Other Watchy Bits: The Patek Philippe Nautilus

When I began my journey down the horological rabbit hole, I was familiar with Rolex, TagHeuer, Omega and other highly marketed watch brands. I never realized that there was a level far beyond them in terms of craftsmanship, prestige, and technology–the height of what the Swiss watch industry can achieve—and the main focus today, the Patek Philippe Nautilus.

The Patek Philippe Nautilus by Gerald Genta
The Nautilus by Patek Philippe (Source)

If you ask a large majority of the watch enthusiast community, Patek is at the top of the horological pyramid, found on the wrists of A-list celebrities, top-class athletes, wealthy businessmen and women.


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In 1972, horological powerhouse Audemars Piguet began designing their version of a stainless steel sports watch, known today as the Royal Oak. This development would open new doors to using stainless steel in luxury timepieces and spark the fire in Patek Philippe to respond with their own creation.

The Patek Philippe Nautilus by Gerald Genta
Designer Gerald Genta and early sketches of the Nautilus (Source)

When thinking of concepts for their new watch, Patek wanted to innovate and create a facelift for the brand while maintaining its watch-making traditions. The target market for this watch would be dynamic business managers and newer generations of professionals. The missing piece of the puzzle was seeking the person who would bring this creation to life, and that person was the creator of the Royal Oak, itself, Gerald Genta.

The Patek Philippe Nautilus by Gerald Genta
Genta designs (Source)

A watchmaker ahead of his time, Genta developed watches for brands such as Omega (Constellation), an early piece with Patek (Golden Ellipse), Audemars Piguet (Royal Oak) and IWC (Ingenieur). With his extraordinary level of expertise and existing knowledge of AP, Patek gave him the wheel to create their stainless steel sports watch. As Genta tells it, he sketched the design of the Nautilus in 5 minutes while eating at a hotel restaurant.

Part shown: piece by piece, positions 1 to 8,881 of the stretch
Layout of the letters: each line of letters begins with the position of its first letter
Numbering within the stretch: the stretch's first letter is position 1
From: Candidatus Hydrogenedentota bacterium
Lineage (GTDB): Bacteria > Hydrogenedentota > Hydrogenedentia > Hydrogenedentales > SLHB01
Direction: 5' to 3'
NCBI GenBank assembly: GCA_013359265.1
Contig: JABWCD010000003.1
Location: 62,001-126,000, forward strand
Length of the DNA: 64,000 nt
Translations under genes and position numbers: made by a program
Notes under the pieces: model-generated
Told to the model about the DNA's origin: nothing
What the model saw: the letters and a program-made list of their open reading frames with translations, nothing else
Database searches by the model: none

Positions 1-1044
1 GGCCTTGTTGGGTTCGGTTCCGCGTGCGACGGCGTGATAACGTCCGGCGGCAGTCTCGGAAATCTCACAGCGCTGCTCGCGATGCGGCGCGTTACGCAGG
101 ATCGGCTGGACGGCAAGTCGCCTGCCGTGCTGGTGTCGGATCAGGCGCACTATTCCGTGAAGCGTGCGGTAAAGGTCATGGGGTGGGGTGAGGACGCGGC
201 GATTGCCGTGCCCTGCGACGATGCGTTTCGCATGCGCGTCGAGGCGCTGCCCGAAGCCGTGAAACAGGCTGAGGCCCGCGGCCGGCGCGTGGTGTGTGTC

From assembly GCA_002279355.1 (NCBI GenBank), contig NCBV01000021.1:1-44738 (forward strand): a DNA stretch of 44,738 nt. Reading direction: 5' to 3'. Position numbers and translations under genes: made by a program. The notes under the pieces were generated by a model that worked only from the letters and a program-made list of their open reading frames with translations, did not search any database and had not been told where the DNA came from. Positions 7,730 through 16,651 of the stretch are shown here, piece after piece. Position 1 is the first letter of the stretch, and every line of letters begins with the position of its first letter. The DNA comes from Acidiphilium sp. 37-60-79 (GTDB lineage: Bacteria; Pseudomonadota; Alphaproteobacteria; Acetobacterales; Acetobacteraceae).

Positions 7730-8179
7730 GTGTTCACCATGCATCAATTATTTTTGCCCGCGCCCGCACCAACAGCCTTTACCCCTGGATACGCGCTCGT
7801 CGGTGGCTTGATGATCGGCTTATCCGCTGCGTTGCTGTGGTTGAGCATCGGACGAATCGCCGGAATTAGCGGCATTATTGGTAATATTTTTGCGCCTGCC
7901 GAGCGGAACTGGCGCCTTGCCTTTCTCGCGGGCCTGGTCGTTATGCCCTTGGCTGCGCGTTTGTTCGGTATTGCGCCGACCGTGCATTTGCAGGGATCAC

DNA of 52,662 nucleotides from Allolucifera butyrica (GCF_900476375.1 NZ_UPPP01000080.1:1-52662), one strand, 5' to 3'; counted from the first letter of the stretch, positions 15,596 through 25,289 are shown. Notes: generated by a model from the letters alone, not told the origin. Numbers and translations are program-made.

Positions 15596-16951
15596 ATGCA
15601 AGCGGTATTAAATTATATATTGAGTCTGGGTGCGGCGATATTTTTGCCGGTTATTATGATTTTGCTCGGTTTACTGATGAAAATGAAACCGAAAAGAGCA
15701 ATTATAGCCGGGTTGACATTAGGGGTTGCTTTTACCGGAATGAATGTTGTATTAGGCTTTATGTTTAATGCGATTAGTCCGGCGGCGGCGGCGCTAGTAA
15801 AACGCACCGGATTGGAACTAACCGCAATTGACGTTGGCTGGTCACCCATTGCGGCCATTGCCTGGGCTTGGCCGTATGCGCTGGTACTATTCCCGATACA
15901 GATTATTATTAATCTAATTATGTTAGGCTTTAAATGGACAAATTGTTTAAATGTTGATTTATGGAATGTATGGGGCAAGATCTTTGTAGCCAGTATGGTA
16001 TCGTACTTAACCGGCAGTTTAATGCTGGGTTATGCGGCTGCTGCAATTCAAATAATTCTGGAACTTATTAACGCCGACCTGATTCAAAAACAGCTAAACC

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The name Nautilus is derived from Jules Vergne’s classic novel, 20,000 Leagues Under the Sea, in which the vessel operated by Captain Nemo is named Nautilus. A boat’s porthole inspired the watch’s design, specifically those found on trans Atlantic liners. The design of the case and bezel features a soft octagonal structure. These softer angles from a distance make the watch look perfectly circular, but up close, you can see the lines that give the bezel and case its octagonal shape.

The Patek Philippe Nautilus by Gerald Genta
40th Anniversary Edition (Source)

The name for the watch is slightly ironic because it wasn’t designed or created as a diver or a watch built for water, yet it offered 120m of water resistance. The construction of the watch with its wide lugs and wings on either side of the case allowed for more compression on the rubber seal inside, generating more water resistance as pressure grew.

In 1976, four years after the release of Audemars Piguet’s Royal Oak, Patek would unveil the Nautilus to the world, with the 3700/1 being the first reference released. This reference is often referred to as the “Jumbo” due to its larger 42mm diameter. While 42mm was considered very large for the time, the watch measured only 7.6mm thick. Powering the Nautilus would be an automatic calibre 28-255C, inspired by Jaeger’s automatic movement, the calibre 920.

The Patek Philippe Nautilus by Gerald Genta
Timeless design (Source)

The Nautilus is one of the most significant horological creations ever made and will continue to be at the forefront of high-end Swiss watch-making for generations to come. From a simple sketch to a living legend created by one of the most excellent horological minds, the iconic Nautilus continues to evolve and change while maintaining its classic porthole aesthetic. While there are many options in the high-end categories, Patek never fails to turn heads and put itself in the spotlight.


Born into a family obsessed with motorsport, Tyler Frederick became enamoured with speed and beautiful cars at a young age. His love of Formula 1–and all things mechanical–eventually lead him to horology. Tyler also writes for Montres Publiques. You can follow him on Instagram.


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